Leschelier also contributed personalized operates to the dwelling space: two console tables composed of steel-topped stacked cinder blocks sealed with overflowing mortar that sit on both facet of one particular of the French windows. Dries, far too, usually elevates raw, humble things in her observe and counts the postwar Italian Arte Povera movement, which championed every day supplies, and the minimalism of the French Modernist inside designer Jean-Michel Frank amid her references. “Frank was a punk of his time, and I generally ponder what he’d do nowadays,” she says. For the couple’s bedroom, a heat but restrained refuge defined by earth tones and organic textures, she utilised a slap brush to use an organic, craggy white plaster complete to the tall built-in closets, and she had curtains created from approximately woven hessian, a fabric commonly used in upholstery. The sun-flooded dining room, adjacent to the living space, functions one particular of her brass Glow chandeliers, intended for the lights company Kaia, whose egg-formed glass globes are topped with molded papier-mâché cases. And for the smaller galley kitchen area at the considerably conclusion of the condominium, she selected a blue-gray polished concrete to protect the countertops and flooring, a refreshing departure from the beige and white palette her consumers so typically ask for.

Dries and Leschelier share an appreciation for functions with a sense of humor. They are enthusiasts, for example, of the expressive approach of the Italian designer Gaetano Pesce, and 1 of his anthropomorphic, brightly colored hand-poured resin Nobody’s Best chairs sits — in close proximity to a plush purple and eco-friendly tufted wool rug by Dries for Nilufar Gallery that evokes an otherworldly animal pelt — in the corner of the apartment’s vestibule, a hushed, jewel-box-like area exactly where the couple’s eclectic tastes are most thoroughly on display screen. To amplify the room’s intimate, denlike experience, Dries upholstered the partitions in jade environmentally friendly Japanese straw. Then, using inspiration from the Barnes Basis in Philadelphia — in which outdated masters and own curiosities amassed about decades by the early 20th-century collector Albert C. Barnes are shown side by side — she hung some of the couple’s scaled-down-scale artworks salon-type across them. A religious engraving by the German Renaissance grasp Albrecht Dürer, inherited from Leschelier’s maternal grandmother, appears not much from a photograph of an English breakfast by the British photographer Martin Parr an engraved landscape by Dries and Leschelier’s near buddy the French conceptual artist Laurent Grasso offsets a floral even now lifestyle by the young Azerbaijani painter Niyaz Najafov. “The room has no purpose, but it is our favourite,” Dries suggests. “We desired to come across an absurd way of placing issues with each other with no any believed of value.”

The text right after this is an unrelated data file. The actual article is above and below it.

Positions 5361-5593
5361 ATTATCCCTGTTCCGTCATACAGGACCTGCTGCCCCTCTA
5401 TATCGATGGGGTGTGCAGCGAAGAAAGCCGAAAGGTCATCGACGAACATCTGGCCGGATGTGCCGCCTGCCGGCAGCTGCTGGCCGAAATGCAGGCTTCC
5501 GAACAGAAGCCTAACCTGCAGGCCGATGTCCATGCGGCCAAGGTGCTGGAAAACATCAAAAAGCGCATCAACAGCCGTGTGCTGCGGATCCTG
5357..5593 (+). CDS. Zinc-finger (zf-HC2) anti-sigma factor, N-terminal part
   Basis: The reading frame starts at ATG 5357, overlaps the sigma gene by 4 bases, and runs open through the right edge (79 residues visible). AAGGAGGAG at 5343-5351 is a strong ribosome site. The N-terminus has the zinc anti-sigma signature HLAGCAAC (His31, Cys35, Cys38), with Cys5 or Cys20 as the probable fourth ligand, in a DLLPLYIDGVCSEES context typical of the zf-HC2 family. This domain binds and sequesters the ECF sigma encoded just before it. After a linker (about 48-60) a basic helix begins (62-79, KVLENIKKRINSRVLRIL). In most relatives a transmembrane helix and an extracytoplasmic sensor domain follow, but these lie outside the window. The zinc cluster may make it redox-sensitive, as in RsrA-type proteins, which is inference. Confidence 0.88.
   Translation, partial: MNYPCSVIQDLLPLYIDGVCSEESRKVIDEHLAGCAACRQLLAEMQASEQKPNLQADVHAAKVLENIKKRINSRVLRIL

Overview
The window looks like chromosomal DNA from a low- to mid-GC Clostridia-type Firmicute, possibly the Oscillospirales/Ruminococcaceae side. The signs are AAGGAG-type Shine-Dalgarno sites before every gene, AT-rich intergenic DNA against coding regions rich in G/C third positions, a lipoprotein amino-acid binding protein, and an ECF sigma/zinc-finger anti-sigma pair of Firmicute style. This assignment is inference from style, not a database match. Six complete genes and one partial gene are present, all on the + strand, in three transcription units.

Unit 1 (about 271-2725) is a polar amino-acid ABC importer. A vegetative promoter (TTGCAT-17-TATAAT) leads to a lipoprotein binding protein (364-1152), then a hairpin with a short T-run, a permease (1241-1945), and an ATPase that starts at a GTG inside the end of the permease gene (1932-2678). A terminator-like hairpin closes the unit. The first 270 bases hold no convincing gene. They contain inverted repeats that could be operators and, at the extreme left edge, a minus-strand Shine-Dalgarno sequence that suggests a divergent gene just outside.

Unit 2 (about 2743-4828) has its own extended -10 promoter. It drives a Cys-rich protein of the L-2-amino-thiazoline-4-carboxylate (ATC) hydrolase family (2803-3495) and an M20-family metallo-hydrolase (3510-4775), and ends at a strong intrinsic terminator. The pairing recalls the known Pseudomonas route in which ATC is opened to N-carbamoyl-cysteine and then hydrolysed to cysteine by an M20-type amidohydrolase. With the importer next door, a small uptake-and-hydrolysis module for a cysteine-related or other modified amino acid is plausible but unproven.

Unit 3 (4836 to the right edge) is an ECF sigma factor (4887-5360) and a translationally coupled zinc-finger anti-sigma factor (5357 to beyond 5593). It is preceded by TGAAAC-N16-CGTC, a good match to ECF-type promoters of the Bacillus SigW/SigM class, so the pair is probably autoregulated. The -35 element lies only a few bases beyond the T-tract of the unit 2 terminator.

Now that the residing room no for a longer period has an echo, the few make complete use of it by internet hosting buddies for aperitifs. Although neither statements to be a excellent prepare dinner, they equally delight in sharing a bottle of Chablis — or, when the celebration calls for it, a gin and tonic or two — with their beloved types, and it is in this place, far too, that they spend the most time with their daughter. But for Dries, the family’s property is also a professional manifesto of kinds, a way to illustrate that a much more idiosyncratic residing house can hold great attract. “My consumers may possibly be much too concerned to do most of the issues here,” she states. “But if they see them in the context of a common apartment, they may possibly adjust their minds.”

Photograph assistant: Lilly Merck